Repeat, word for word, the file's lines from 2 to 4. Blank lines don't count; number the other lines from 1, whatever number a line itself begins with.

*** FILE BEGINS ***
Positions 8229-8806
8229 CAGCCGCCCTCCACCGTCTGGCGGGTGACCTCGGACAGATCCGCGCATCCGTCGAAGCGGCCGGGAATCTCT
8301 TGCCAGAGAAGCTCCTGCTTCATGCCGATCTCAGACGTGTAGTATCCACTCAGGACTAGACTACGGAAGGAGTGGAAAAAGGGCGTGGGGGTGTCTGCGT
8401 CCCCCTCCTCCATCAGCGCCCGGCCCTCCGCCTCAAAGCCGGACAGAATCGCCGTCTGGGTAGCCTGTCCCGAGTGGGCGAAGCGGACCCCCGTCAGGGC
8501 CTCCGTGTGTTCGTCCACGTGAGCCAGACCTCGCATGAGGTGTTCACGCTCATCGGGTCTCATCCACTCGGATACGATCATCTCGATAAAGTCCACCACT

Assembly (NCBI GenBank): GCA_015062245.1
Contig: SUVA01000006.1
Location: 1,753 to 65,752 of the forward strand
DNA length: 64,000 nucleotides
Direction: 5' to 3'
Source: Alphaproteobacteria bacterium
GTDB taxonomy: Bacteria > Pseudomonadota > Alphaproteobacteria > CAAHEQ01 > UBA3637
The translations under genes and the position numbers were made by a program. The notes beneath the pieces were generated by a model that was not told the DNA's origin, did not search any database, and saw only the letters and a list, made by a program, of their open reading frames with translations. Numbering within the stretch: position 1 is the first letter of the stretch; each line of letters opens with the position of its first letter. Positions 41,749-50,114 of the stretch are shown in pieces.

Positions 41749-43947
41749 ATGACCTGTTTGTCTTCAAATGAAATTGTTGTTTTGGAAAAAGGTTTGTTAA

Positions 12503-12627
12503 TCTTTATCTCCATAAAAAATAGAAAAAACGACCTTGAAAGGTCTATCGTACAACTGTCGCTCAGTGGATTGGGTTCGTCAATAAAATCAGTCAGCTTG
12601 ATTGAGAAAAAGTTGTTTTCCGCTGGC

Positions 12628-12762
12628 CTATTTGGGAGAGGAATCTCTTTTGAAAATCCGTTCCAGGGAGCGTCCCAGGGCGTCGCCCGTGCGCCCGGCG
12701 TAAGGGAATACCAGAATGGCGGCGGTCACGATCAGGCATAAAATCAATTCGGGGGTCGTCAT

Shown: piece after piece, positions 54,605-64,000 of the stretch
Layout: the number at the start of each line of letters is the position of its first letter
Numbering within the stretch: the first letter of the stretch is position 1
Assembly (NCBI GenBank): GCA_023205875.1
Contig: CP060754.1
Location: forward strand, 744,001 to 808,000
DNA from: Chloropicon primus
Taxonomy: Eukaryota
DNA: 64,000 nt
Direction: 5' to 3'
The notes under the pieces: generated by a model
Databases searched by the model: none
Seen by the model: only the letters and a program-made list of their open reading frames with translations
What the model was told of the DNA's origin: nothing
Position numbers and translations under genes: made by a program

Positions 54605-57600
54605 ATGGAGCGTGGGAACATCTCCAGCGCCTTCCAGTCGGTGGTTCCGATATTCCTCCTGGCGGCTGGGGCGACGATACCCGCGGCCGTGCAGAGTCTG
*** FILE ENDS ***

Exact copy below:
8229 CAGCCGCCCTCCACCGTCTGGCGGGTGACCTCGGACAGATCCGCGCATCCGTCGAAGCGGCCGGGAATCTCT
8301 TGCCAGAGAAGCTCCTGCTTCATGCCGATCTCAGACGTGTAGTATCCACTCAGGACTAGACTACGGAAGGAGTGGAAAAAGGGCGTGGGGGTGTCTGCGT
8401 CCCCCTCCTCCATCAGCGCCCGGCCCTCCGCCTCAAAGCCGGACAGAATCGCCGTCTGGGTAGCCTGTCCCGAGTGGGCGAAGCGGACCCCCGTCAGGGC